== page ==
At it’s most basic, The Patron Saint of Liars is about leaving. The blurb on the back cover of the novel is misleading. It makes it seem like Rose is the main character, when in fact, we lose touch with her halfway through, when she becomes a shadow of the character we’ve been reading about for 165 pages. It’s 1963. She has come to Habit, Kentucky to a home for unwed mothers run by Catholic nuns, because she has found herself pregnant, but unlike the other girls in the home, she’s married. She doesn’t love her husband, and only truly realized it when she found herself pregnant with his child. So she leaves. She tells no one where she’s going and drives halfway across the country. At St. Elizabeth’s she falls into a new life, mostly by accident. I very much liked the Rose part of the novel. She was a troubled character, but in the first person POV, she was understandable. Restless. And the book leads you to believe she’s found some kind of peace.
Until halfway through, when Rose’s character loses all coherence. Seen through the two other POVs in the novel, she becomes one of those cliched, disaffected characters who are never satisfied with anything and are constantly leaving and hurting the people they love just because they can’t help themselves. I hate these characters. They always seem shallow and self-obsessed when viewed from the outside, and that’s definitely what happens here, even though the two characters who are the other POVs are SPOILER her daughter and husband. This is especially maddening, because the first half of the book ends with Rose deciding she wants to keep her baby, to be a mother, and in order to do so, she marries the groundskeeper. Her motives as I read them do not track with her daughter and her husband always complaining that she ignores them or that she’s apathetic. I do not understand why Patchett had her make these decisions, only to completley undercut them later in the book and basically ruin Rose’s character.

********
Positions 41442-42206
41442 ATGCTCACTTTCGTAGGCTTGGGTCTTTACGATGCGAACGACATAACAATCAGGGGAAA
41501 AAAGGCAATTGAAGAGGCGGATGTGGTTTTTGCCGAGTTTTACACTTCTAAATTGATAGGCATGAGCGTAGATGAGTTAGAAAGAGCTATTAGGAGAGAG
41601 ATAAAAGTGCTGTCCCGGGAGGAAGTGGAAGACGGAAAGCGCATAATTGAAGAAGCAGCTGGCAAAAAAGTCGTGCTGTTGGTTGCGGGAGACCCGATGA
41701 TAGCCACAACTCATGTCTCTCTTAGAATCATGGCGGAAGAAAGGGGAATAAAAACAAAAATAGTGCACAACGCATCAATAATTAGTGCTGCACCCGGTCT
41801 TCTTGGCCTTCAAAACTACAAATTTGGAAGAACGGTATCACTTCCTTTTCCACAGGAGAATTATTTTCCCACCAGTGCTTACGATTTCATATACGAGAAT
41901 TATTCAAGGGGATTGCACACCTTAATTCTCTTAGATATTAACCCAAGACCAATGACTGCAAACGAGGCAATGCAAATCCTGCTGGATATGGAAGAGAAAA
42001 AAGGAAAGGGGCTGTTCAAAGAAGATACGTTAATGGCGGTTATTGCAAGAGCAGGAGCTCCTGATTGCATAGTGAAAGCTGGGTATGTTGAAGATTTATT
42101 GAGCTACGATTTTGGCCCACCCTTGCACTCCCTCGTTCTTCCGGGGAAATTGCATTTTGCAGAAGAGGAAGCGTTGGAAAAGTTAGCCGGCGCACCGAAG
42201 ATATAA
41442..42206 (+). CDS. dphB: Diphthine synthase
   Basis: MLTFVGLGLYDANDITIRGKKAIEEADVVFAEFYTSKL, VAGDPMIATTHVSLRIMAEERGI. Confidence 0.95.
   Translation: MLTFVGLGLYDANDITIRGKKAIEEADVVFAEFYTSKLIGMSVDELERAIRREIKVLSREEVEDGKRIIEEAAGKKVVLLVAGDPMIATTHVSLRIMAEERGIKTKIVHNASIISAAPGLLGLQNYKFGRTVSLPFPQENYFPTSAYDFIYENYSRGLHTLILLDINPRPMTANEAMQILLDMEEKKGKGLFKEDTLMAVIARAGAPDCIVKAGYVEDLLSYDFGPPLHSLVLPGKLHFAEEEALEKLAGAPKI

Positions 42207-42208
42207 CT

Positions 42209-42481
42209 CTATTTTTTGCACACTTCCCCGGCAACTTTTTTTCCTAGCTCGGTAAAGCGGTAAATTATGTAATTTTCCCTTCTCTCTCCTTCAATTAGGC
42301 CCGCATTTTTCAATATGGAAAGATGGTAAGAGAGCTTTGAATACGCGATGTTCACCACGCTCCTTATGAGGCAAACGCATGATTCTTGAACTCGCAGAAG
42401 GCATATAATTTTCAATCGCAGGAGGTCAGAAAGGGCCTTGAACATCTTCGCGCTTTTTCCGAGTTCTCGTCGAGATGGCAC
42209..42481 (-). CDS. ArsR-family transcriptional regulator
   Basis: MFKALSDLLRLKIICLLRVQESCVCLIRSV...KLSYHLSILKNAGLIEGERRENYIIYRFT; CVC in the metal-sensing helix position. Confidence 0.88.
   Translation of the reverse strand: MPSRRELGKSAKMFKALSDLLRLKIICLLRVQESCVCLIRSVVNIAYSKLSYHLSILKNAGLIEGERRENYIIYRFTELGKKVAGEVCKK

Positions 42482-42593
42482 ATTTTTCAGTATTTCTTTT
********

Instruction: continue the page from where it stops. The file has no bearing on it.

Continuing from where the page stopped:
There are a lot of things that I could point to here for why I’m so frustrated with this book. It’s incohesiveness. The threads brought up earlier in the book that were never touched on again. The fact that SPOILER Cecelia never finds out Thomas Clinton is her father, and that there is practically no resolution at all for any of the characters. And to top it all off, this incomplete, frustrating package of a story is told in lovely prose, so I was compelled to keep reading despite myself.
If you’re going to read this book, I recommend stopping after Rose’s section, or at least midway through Son’s, after the baby is born. You’ll sleep better at night if you do.